Various manufacturers have added additional features or variations to these basic furnace styles.
Low-pressure vacuum-carburizing furnaces, either in a batch in-out or continuous straight-through configuration, were mostly commercialized in the mid-1990s based on designs conceptualized even earlier. The driving force behind this technology was the aerospace industry, and the initial uses were mostly vacuum hardening with vacuum oil quenching. The perfection of low-pressure carburizing expanded the use of these furnaces. A high-volume production design of such a vacuum hardening furnace (straight through with pre-heat) by SECO/WARWICK is shown in Figure 4. Such a typical vacuum integral quench furnace also has four main components:
- A vacuum heating chamber with electric heating elements and a cold-wall design. Typical vacuum level being on the order of 10-3 Torr.
- Either an oil quench or separate high-pressure gas quench chamber.
- Instrumentation and controls, including comprehensive vacuum programmable controller and extended HMI (Human Machine Interface).
- Process simulation and development software primarily to allow the repeatability of the carburized case based on many factors such as case depth, carbon profile, part geometry, and surface area.
In the batch in-out configuration, an entry vestibule (above the oil) is provided, in the case of the straight through design, a pre-heat chamber shortens the heating/carburizing cycle (Figure 4).
Performance of the New Furnace Design
Little discussion needs to be spent on the low-pressure carburizing features and benefits (often referred to as vacuum carburizing), as this is well-proven technology employed in dozens of furnaces (see the references at the end of this article for deeper details). Being that the heating chamber is a high temperature vacuum chamber, this furnace style is also well-proven technology for decarb-free hardening of a wide variety of performance alloys, without the need for shim stock experimentation to prove the atmosphere efficacy. The desired vacuum level, readable with a standard vacuum gage, easily verifies the atmosphere (vacuum) purity.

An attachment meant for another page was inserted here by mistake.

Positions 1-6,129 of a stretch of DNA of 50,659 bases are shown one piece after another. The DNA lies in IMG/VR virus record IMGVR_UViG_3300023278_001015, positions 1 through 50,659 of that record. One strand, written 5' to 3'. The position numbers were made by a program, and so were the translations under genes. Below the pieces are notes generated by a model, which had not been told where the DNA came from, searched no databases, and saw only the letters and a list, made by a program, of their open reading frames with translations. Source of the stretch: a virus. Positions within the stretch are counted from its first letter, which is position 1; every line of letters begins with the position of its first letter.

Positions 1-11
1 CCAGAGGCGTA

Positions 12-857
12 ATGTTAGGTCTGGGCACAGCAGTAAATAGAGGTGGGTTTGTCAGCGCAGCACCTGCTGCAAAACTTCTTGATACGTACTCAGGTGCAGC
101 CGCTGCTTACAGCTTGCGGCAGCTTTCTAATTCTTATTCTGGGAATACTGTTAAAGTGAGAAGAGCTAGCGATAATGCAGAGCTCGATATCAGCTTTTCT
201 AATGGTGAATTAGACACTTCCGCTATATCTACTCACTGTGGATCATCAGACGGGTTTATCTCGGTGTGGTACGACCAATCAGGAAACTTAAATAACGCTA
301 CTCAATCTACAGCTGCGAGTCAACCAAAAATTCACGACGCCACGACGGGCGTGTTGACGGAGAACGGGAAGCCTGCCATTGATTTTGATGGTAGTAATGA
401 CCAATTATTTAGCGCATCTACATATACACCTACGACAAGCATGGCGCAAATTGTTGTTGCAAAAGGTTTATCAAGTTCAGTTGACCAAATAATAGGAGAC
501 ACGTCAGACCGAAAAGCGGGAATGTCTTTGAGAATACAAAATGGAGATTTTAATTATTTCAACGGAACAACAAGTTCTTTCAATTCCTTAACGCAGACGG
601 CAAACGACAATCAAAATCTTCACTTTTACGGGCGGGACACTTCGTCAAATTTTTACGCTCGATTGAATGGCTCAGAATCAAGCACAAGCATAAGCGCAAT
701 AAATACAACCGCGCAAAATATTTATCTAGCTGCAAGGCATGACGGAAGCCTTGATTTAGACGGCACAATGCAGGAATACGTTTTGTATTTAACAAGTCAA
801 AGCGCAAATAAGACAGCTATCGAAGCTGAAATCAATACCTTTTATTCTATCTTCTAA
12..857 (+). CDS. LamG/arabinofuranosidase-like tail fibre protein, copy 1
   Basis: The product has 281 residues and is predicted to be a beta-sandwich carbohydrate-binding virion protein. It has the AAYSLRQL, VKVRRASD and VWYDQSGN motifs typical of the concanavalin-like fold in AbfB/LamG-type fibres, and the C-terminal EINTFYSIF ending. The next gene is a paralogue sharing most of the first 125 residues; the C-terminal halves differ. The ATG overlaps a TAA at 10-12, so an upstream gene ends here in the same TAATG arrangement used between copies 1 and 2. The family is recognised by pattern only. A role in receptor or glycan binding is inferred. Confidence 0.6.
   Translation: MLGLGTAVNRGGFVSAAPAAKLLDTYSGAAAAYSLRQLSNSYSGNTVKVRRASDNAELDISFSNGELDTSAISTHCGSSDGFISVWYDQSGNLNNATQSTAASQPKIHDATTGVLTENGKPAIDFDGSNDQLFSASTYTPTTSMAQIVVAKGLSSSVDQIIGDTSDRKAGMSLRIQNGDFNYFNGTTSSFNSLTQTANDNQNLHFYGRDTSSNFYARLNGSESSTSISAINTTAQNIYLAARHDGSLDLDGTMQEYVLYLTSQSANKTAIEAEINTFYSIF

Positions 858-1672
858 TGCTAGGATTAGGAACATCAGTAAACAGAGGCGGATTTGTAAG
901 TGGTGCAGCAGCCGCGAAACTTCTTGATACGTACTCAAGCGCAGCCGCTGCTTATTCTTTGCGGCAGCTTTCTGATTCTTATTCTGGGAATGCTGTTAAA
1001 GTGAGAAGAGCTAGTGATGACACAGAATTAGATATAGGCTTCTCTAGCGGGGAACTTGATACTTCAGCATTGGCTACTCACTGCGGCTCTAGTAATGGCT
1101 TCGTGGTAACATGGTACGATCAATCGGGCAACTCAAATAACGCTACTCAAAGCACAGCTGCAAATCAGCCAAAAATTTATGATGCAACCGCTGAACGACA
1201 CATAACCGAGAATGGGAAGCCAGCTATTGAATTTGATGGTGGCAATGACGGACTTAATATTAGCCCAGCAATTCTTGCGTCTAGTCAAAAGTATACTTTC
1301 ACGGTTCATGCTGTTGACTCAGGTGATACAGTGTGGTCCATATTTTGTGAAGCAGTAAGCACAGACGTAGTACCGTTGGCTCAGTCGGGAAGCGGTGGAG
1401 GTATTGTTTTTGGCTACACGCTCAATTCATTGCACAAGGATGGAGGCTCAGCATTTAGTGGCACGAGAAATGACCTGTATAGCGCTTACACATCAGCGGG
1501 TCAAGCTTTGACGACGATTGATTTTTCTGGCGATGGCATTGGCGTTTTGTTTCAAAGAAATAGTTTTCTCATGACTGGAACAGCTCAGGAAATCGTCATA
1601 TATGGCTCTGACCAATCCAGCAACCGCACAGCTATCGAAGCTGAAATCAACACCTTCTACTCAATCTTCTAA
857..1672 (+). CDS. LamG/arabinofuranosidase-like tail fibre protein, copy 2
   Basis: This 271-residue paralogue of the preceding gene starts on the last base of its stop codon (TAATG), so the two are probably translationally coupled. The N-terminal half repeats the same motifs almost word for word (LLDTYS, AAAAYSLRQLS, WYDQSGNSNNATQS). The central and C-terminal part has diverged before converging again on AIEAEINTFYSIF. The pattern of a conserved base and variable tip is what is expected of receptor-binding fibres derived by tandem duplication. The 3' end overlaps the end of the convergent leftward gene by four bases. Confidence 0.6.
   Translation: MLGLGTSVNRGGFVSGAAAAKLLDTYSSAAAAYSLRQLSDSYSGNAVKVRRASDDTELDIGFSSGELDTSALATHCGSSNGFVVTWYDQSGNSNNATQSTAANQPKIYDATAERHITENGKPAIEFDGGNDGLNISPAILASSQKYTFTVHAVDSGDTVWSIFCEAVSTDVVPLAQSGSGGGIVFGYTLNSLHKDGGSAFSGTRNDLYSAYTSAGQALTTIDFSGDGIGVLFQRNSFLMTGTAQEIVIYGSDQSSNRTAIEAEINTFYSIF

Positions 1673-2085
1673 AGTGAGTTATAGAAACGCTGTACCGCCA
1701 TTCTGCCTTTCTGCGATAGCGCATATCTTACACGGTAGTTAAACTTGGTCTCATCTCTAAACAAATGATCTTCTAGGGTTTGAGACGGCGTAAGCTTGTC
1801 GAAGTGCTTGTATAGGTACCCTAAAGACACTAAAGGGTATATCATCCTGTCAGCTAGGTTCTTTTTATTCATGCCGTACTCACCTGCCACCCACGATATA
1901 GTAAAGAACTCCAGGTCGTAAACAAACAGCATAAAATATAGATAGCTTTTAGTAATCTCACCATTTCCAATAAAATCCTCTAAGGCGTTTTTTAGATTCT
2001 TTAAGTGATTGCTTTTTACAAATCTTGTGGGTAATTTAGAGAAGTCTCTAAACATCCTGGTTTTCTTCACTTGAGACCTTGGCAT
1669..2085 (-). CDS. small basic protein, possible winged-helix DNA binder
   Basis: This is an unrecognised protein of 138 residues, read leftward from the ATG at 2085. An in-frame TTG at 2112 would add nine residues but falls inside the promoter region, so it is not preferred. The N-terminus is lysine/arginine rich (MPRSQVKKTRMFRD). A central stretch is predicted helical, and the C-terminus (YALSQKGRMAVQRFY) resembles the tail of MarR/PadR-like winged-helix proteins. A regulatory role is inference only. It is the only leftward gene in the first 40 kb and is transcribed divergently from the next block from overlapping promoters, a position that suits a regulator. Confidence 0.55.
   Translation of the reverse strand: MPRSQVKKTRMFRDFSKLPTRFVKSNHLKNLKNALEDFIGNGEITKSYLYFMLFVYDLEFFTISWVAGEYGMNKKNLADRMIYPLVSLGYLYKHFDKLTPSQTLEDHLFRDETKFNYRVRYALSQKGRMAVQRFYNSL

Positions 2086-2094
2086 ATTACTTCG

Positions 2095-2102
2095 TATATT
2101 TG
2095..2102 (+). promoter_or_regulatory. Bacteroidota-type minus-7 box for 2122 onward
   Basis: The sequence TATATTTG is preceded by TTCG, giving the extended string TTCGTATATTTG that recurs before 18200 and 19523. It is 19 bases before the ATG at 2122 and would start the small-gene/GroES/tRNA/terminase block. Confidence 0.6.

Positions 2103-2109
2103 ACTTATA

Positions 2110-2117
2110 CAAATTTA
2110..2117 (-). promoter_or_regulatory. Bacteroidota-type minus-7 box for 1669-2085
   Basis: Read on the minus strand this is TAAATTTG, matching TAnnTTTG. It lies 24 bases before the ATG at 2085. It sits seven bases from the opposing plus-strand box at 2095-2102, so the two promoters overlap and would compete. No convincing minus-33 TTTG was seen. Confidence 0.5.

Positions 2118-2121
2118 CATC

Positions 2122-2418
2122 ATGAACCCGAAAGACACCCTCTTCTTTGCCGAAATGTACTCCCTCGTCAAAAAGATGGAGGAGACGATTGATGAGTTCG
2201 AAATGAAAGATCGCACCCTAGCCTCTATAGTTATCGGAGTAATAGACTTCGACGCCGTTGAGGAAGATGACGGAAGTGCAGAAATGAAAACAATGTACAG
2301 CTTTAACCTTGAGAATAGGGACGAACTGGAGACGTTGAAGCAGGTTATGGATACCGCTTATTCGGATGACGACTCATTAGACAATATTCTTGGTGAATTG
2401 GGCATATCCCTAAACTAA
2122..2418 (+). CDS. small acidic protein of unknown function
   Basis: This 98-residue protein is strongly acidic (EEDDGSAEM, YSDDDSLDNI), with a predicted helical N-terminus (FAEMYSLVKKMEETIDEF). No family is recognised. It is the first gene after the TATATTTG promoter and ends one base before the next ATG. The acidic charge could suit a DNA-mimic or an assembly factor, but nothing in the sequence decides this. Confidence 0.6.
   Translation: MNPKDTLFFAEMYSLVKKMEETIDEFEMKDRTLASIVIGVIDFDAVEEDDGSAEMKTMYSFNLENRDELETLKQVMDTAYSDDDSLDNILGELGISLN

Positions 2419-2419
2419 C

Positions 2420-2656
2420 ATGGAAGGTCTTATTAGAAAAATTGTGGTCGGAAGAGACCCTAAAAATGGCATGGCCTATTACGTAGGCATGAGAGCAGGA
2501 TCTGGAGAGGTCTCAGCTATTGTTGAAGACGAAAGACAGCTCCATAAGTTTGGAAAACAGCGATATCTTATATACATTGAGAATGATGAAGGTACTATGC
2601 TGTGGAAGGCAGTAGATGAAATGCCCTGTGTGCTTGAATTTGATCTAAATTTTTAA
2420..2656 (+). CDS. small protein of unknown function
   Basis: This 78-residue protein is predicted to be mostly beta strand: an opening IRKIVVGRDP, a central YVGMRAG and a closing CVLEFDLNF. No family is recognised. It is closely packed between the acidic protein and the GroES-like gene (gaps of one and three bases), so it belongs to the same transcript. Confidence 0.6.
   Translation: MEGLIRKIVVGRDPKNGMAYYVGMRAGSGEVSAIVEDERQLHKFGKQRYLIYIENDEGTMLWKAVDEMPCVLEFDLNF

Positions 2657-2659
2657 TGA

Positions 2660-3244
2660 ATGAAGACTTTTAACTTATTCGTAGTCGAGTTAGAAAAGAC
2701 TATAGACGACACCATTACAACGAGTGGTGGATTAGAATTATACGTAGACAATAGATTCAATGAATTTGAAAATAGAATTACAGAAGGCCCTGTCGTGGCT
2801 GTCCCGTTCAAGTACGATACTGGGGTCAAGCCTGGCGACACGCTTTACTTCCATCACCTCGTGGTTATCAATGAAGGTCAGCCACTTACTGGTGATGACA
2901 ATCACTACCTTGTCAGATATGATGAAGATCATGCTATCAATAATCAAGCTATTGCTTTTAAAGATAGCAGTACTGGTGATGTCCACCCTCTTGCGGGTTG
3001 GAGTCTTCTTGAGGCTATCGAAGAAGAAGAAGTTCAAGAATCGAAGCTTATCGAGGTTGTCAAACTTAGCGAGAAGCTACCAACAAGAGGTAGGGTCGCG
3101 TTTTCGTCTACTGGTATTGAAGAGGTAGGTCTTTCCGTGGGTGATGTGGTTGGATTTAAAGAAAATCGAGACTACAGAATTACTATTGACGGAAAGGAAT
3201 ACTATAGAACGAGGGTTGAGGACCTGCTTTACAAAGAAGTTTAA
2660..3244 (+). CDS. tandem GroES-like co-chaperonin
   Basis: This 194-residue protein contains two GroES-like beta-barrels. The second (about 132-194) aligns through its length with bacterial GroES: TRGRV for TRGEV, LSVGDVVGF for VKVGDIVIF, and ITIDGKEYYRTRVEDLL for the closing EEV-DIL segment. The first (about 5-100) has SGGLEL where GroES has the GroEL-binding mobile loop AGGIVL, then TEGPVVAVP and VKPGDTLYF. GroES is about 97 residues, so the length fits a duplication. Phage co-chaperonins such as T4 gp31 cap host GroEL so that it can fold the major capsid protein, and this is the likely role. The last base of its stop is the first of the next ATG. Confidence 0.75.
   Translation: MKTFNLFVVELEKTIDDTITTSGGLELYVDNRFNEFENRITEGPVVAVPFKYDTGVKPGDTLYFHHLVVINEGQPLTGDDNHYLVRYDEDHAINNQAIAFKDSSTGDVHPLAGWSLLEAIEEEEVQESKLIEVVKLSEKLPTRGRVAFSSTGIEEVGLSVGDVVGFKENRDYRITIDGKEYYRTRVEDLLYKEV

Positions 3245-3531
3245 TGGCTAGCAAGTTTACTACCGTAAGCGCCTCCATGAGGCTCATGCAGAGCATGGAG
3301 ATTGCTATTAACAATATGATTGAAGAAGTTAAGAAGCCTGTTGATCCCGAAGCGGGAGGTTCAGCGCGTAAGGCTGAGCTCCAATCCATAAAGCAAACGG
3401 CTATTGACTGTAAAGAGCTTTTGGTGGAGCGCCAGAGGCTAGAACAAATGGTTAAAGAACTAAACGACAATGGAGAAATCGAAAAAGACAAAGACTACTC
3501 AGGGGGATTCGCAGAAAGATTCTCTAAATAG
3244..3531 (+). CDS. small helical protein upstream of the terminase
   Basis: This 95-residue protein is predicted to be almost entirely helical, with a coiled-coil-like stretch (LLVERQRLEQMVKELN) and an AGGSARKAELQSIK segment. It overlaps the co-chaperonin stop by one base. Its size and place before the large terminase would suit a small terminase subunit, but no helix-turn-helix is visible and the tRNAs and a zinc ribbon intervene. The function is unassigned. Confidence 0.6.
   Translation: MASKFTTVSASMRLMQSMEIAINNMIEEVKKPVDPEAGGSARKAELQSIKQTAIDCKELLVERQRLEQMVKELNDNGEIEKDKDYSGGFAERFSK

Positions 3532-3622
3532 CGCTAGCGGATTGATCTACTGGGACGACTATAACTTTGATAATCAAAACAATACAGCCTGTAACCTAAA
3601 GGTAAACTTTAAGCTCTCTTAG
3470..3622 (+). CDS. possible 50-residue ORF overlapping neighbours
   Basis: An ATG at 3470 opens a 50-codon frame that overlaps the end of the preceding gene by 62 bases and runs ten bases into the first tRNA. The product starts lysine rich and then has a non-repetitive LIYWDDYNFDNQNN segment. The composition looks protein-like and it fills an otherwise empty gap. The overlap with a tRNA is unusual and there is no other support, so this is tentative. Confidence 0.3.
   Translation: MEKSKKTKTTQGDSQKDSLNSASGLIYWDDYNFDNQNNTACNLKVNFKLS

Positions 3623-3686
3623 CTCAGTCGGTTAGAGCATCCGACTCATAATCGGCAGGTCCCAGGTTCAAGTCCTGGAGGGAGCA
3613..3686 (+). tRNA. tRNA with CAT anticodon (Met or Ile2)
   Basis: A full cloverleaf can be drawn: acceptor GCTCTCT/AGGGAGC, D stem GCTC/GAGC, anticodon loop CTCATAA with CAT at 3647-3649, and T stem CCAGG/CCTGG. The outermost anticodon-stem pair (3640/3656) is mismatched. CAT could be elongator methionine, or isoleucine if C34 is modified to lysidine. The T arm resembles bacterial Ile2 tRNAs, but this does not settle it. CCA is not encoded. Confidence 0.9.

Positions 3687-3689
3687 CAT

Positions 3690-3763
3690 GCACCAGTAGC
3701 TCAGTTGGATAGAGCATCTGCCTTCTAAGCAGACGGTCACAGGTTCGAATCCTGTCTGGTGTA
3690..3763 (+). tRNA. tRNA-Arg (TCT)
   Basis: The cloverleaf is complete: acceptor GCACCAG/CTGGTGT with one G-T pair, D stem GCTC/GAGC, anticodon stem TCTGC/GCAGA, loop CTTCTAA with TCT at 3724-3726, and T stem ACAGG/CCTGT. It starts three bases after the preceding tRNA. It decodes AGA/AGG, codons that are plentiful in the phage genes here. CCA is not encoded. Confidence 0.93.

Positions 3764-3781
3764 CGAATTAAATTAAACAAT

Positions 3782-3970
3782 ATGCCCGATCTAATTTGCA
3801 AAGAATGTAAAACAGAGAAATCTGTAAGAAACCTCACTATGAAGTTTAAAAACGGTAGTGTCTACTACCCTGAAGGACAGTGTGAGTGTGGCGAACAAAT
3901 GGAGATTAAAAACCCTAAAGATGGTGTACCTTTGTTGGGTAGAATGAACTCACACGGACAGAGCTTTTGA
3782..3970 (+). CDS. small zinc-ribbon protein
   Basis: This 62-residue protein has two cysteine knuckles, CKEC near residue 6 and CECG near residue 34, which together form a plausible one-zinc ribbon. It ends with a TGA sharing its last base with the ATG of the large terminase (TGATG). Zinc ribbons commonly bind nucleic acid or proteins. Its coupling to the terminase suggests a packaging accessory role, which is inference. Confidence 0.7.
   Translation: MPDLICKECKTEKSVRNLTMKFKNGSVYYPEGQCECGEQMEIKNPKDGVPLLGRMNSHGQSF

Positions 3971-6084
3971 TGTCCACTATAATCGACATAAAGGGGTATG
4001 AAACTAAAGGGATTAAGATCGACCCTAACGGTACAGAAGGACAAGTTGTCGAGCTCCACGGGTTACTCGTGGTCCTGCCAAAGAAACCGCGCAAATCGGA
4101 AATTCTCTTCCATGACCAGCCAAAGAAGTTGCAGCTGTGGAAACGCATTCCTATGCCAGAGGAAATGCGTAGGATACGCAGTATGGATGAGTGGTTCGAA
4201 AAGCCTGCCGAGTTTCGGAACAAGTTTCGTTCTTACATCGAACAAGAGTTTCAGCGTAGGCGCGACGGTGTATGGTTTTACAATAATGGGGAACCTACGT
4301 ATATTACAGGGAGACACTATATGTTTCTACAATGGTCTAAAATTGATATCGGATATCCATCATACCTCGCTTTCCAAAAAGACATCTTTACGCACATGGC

Operation of this new furnace requires nitrogen purging after putting the load into the loading vestibule over the oil. The loading door is closed, and nitrogen is further introduced to reduce oxygen levels even more. Shortly after purging, the hot door to the heating chamber (which also contains nitrogen and is at an elevated “pre-heat” temperature) opens. After transfer to the heating chamber, a convection assist fan helps pre-heat the load before a vacuum is pulled on the heating chamber. Once the entire part load has reached temperature and is uniformly at temperature, a hydrocarbon gas source is added per the recipe from the software-assisted simulation. Typical gas mixtures are 100-percent acetylene.
Process Confirmation Testing
There were tests performed to establish the operation steps needed for this new furnace design and to prove the quality with the absence of both vacuum in the transfer to quench or endothermic gas in the transfer to oil quench. Three steel grades were selected for process comparison with known atmosphere and vacuum carburizing results:
• SAE 5120 (20MnCr5): A popular carburizing grade used in the automotive and transportation industry.
• X4317H (18CrNiMo7-6): A carburizing grade used in the energy segment.
• SAE 9310 (14NiCrMo13-4): A carburizing grade by the aerospace, industrial, and automotive industries.
Various process variables were fixed and common to all testing including:
- Loads were charged into the vacuum heating chamber at ambient temperature.
- Pump down heating chamber to the 10-3 Torr range.
– Heat in vacuum.
– Carburize with acetylene at 980°C (1,800°F) to a case depth of 0.80-1.00 mm (0.032 – 0.040”) effective case depth measured at 550HV (52.5 HRC).
– Drop temperature from the carburizing temperature to the hardening temperature.
- Immediately before quenching, backfill the heating chamber with nitrogen to atmospheric pressure (while measuring the oxygen content).